Bell Curve The Law Talking Guy Raised by Republicans U.S. West
Well, he's kind of had it in for me ever since I accidentally ran over his dog. Actually, replace "accidentally" with "repeatedly," and replace "dog" with "son."

Tuesday, April 07, 2009

Some Thoughts on the ELCA and Social Issues

With Iowa's Supreme Court unanimously ruling that a 12 year old anti-marriage equality law violated the state's constitution followed quickly by the Democratic leadership in the Iowa Assembly quickly and firmly shooting down a knee jerk attempt by some Republicans to amend the Constitution, there may be questions about the important cultural features of the upper midwest and how they may relate to this.

First, what is the upper midwest.  Really, I'm talking about Minnesota and the states that border it (Iowa, Wisconsin, North Dakota, South Dakota).  Nebraska is a kind of border area.  The Missouri River valley upstream from Omaha Midwestern but the further west you go in Nebraska the more western you get.  Really, the same can be said of the Dakotas too.  These states have large populations of Norwegians, Swedes, Danes and Finns mixed in with a population dominated by Germans.  It is interesting to note that people in this part of the country not only come from non-English speaking cultures but they are still aware that they aren't Anglo-Saxons in the strict sense of the word.  You won't find many people in this region self-identifying as "American" when asked about their ethnic heritage.  Scandinavian languages can still be heard in the smaller towns' nursing homes.  Churches in this part of the world still gave sermons in languages other than English well into the 1970s and 80s.  These characteristics differentiate this region from other parts of the country and even other parts of the midwest such as Illinois, Michigan, Kansas or Missouri.  

I'm not going to talk about some vague historical or cultural connection between Scandinavian Americans and their famously progressive cousins back in the old country.  Rather I am going to talk about one of the most important social institutions in the upper midwest, the Evangelical Lutheran Church of America or ELCA.  The ELCA was formed in the 1980s when a handful of organizations based on the old immigrant churches combined.  ELCA predecessor churches had their roots mainly in Scandinavian churches in America but also included many German churches.  The ECLA is currently in "full communion" with the Episcopal Church.  So right off the bat you get the impression that it is part of the progressive branch of Christianity.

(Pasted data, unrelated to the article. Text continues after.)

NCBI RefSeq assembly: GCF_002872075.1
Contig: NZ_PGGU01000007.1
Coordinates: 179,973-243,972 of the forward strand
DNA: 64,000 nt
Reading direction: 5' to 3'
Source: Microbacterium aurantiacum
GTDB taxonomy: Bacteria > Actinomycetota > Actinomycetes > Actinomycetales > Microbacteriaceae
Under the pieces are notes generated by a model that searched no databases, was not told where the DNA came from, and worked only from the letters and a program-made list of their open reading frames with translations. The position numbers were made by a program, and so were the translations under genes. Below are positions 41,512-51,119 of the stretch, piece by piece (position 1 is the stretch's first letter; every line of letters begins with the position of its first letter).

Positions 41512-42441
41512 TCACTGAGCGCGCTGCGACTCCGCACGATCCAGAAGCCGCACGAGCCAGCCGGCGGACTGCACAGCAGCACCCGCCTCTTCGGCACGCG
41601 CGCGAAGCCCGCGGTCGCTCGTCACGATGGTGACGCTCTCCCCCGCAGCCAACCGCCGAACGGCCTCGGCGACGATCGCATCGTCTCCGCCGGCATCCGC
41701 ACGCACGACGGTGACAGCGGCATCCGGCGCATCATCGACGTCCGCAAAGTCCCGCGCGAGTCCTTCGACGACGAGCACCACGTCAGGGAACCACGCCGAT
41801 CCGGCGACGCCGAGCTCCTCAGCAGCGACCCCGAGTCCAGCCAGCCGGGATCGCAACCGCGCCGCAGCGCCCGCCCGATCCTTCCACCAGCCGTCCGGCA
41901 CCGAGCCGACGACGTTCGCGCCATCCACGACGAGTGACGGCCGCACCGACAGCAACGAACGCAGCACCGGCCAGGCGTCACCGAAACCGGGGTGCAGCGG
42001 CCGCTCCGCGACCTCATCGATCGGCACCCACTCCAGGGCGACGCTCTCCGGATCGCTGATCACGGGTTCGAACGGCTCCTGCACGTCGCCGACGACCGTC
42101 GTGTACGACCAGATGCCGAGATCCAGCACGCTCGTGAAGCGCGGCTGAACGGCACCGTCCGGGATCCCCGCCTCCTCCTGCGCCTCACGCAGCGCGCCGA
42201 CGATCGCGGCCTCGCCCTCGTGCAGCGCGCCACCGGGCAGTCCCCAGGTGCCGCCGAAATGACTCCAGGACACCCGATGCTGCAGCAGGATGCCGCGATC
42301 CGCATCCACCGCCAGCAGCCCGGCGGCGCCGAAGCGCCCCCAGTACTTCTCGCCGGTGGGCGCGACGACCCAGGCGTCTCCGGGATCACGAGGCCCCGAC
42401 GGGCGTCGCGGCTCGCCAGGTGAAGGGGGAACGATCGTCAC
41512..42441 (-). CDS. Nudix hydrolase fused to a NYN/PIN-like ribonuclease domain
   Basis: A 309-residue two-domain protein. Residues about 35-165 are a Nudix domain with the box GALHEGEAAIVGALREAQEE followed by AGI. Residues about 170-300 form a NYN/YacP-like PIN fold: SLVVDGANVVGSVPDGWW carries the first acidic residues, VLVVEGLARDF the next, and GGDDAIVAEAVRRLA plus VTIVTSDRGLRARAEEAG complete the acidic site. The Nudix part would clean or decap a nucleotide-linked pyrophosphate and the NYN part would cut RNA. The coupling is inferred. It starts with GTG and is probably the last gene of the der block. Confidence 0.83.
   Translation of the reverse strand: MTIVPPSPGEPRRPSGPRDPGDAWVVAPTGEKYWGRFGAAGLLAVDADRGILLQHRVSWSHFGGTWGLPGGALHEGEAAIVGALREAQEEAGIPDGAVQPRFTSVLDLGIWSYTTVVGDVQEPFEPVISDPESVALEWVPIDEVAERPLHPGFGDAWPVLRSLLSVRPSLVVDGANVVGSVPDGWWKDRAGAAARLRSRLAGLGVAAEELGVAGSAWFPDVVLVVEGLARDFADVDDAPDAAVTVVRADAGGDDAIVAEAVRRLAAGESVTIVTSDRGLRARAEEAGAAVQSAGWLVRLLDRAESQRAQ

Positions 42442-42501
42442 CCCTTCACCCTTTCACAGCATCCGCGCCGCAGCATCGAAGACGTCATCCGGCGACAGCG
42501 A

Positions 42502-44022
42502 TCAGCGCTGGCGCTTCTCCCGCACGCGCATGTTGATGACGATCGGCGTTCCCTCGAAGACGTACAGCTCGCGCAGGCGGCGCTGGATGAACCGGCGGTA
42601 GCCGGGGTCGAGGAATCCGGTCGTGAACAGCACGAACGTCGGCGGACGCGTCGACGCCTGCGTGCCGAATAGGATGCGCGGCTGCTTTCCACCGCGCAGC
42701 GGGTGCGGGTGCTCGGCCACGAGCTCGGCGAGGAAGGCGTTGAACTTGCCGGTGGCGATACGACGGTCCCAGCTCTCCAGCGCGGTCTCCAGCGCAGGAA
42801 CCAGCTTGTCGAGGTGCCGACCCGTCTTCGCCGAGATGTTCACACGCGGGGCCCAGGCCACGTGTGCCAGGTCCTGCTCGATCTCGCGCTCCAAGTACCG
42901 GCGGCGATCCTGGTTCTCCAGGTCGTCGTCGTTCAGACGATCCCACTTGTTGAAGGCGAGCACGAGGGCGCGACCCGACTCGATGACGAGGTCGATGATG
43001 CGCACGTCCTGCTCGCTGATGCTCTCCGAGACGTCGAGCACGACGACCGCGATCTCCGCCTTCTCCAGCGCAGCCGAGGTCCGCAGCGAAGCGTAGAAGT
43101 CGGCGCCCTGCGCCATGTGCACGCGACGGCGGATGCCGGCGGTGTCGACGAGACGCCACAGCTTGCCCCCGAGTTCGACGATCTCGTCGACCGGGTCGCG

Churches that are now in the ELCA have been ordaining women since the 1970s - about the same time as Episcopal Churches started doing it.  The ELCA has Bishops who lead "synods" and about 10% of the Bishops are now women.  

With regard to Gay rights and marriage equality, ELCA official doctrine is that gay Christians are welcome to join the community but that Gay Pastors are expected to be celibate.  However, the ELCA has officially stopped disciplining any pastors that violate this rule and the rule is due to be revisited this year.  Their cousins back in Sweden and Denmark already recognize gay marriages (although Swedish and Danish laws do not go beyond civil unions).  I'm not a practicing Lutheran so I don't know how much contact there is between the American and Scandinavian churches but I know from talking to my Grandmother's generation that if I were to say "they say it's OK in the Danish Church", they would give that some serious thought.  

Most Scandinavian Americans in the upper midwest were raised in ELCA churches if they aren't currently members.  This is important because although Scandinavian Americans make up a declining share of the populations of these states, they still make up a disproportionate share of the local elites.  Mayors, city council reps, Assembly reps, local business leaders are more likely to have Scandinavian names than those ethnicities share of the population would justify.  And these people have been going to churches that have been among the most progressive churches in the country.  What's more, ELCA churches in this region have expanded their membership beyond the Scandinavian communities.